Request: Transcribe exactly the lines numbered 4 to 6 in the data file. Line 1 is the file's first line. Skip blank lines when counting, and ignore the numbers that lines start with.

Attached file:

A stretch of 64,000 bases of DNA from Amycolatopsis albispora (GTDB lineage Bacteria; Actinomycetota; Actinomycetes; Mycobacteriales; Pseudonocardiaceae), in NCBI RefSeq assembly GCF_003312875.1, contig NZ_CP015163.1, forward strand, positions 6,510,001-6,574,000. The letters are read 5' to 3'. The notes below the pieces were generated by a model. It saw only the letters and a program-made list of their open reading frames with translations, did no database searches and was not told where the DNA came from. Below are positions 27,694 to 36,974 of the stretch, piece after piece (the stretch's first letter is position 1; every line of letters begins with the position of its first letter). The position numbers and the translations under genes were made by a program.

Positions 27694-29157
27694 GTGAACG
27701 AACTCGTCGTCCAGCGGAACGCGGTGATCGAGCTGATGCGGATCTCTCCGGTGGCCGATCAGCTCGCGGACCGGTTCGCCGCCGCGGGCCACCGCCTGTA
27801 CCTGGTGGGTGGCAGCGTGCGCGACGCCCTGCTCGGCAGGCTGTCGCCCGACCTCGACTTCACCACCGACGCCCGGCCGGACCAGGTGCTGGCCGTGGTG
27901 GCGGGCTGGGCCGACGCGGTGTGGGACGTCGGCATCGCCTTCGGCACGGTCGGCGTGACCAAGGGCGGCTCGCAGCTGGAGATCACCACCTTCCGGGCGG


27701 AACTCGTCGTCCAGCGGAACGCGGTGATCGAGCTGATGCGGATCTCTCCGGTGGCCGATCAGCTCGCGGACCGGTTCGCCGCCGCGGGCCACCGCCTGTA
27801 CCTGGTGGGTGGCAGCGTGCGCGACGCCCTGCTCGGCAGGCTGTCGCCCGACCTCGACTTCACCACCGACGCCCGGCCGGACCAGGTGCTGGCCGTGGTG
27901 GCGGGCTGGGCCGACGCGGTGTGGGACGTCGGCATCGCCTTCGGCACGGTCGGCGTGACCAAGGGCGGCTCGCAGCTGGAGATCACCACCTTCCGGGCGG